Jana R. Barnett, Esq
(610) 478-1860


Attorney Jana R. Barnett regularly represents clients involved in child custody disputes, including those who relocate and those who learn that the other parent will be relocating.

On January 24, 2011, a new custody law took effect which repealed the old statute and replaced it with a new statute. The new law has strict requirements which must be met whenever a person’s custody rights are significantly impaired by a change in the child’s residence. The requirements are imposed on both the party who proposes to relocate, as well as on the nonrelocating party. The requirements apply regardless of whether there is a custody order.

The general rule is that relocations cannot occur unless it is approved by either the court, or every person who has custody rights.

The party who wants to relocate must provide notices to each person with custody rights to the child. The notices must be served in a specified way, given at a specified time, and contain specified information.

The notice must be sent to the other parties by certified mail, return receipt requested.

The notice must be given at least 60 days before the date of the proposed relocation unless this is not possible because (1) the person did not know of the relocation in time to give this amount of notice, and (2) it was not possible to delay the relocation so that 60 days notice could be given. Where 60 days notice was not possible, notices must be given within 10 days after the person knows of the impending relocation.

The notice must contain as much of the following information as possible:

(i) The address of the intended new residence.
(ii) The mailing address, if not the same as the address of the intended new residence.
(iii) Names and ages of the individuals in the new residence, including individuals who intend to live in the new residence.
(iv) The home telephone number of the intended new residence, if available.
(v) The name of the new school district and school.
(vi) The date of the proposed relocation.
(vii) The reasons for the proposed relocation.
(viii) A proposal for a revised custody schedule.
(ix) Any other information which the party proposing the relocation deems appropriate.
(x) The counter-affidavit included in the statute which can be used to object to the proposed relocation and the modification of a custody order.
(xi) A warning that if the nonrelocating party does not file an objection to the proposed relocation with the court within 30 days after receipt of the notice, that party will not be able to object to the relocation.

If any of this information is not known when the notice is sent, the relocating party must inform other parties promptly when the individual becomes known.

The nonrelocating party has the opportunity to object to the relocation and/or modification of the custody order. If the nonrelocating party objects to either in accordance with the statute, the court must hold a hearing.

The objection must not only be filed with the court within 30 days of receipt of the proposed relocation notice, it also must be served on the other party by certified mail, return receipt requested. Where the relocating party complied with the statute, the nonrelocating party’s failure to object in a timely manner will be deemed to be consent to the relocation.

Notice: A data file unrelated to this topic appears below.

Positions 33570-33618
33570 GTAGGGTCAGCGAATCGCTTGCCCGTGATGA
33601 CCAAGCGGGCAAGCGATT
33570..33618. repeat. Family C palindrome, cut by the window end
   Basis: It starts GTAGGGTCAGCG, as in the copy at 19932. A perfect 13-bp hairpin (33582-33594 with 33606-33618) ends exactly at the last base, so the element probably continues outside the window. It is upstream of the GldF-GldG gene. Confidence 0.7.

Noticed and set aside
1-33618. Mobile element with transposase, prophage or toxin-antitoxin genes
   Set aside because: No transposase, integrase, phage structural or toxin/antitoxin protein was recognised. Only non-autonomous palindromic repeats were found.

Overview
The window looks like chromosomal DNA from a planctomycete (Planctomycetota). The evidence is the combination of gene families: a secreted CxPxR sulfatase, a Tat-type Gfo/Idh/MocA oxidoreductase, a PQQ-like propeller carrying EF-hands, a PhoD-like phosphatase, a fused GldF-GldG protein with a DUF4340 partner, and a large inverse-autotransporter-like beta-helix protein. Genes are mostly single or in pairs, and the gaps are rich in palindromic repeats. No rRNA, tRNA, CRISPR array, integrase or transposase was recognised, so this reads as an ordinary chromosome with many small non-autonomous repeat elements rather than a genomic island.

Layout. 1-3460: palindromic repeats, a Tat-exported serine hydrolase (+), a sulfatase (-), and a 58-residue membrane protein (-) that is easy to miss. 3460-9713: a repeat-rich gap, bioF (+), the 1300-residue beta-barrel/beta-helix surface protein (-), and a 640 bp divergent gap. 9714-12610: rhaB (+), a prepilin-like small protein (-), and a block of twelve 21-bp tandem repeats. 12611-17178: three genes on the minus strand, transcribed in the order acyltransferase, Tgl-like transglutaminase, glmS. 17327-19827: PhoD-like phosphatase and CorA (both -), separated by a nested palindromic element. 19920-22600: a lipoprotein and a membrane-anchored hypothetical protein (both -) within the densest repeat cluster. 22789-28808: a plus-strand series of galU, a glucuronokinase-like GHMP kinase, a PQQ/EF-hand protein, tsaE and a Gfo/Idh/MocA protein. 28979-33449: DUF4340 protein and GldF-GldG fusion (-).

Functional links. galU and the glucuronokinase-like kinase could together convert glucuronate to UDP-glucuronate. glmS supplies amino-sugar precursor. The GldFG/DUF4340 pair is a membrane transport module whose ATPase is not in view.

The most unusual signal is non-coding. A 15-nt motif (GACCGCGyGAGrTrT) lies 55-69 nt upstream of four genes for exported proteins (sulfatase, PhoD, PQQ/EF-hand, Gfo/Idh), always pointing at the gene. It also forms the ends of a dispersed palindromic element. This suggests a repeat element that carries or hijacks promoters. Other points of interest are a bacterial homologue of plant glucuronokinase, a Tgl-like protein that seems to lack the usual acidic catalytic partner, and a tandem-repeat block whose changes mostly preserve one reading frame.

The hearing is required to be expedited and full. When deciding whether to approve a proposed relocation, the court must consider 10 factors, and must give more weight to those factors which affect the safety of the child. The 10 factors are:

(1) The nature, quality, extent of involvement and duration of the child’s relationship with the party proposing to relocate and with the nonrelocating party, siblings and other significant persons in the child’s life.
(2) The age, developmental stage, needs of the child and the likely impact the relocation will have on the child’s physical, educational and emotional development, taking into consideration any special needs of the child.
(3) The feasibility of preserving the relationship between the nonrelocating party and the child through suitable custody arrangements, considering the logistics and financial circumstances of the parties.
(4) The child’s preference, taking into consideration the age and maturity of the child.
(5) Whether there is an established pattern of conduct of either party to promote or thwart the relationship of the child and the other party.
(6) Whether the relocation will enhance the general quality of life for the party seeking the relocation, including, but not limited to, financial or emotional benefit or educational opportunity.
(7) Whether the relocation will enhance the general quality of life for the child, including, but not limited to, financial or emotional benefit or educational opportunity.
(8) The reasons and motivation of each party for seeking or opposing the relocation.
(9) The present and past abuse committed by a party or member of the party’;s household and whether there is a continued risk of harm to the child or an abused party.
(10) Any other factor affecting the best interest of the child.

The party wanting to relocate has the burden of establishing that the relocation will serve the best interest of the child.

If a party relocates with the child prior to a full expedited hearing, the court is prohibited from conferring any presumption in favor of the relocation.

To read statutes and related materials, please see “Related Links” on the right.

If you would like to speak with Attorney Jana R. Barnett about a child custody matter and learn how she can assist you, call her at 610-478-1860, or click here to send her an e-mail, and she will reply as quickly as possible.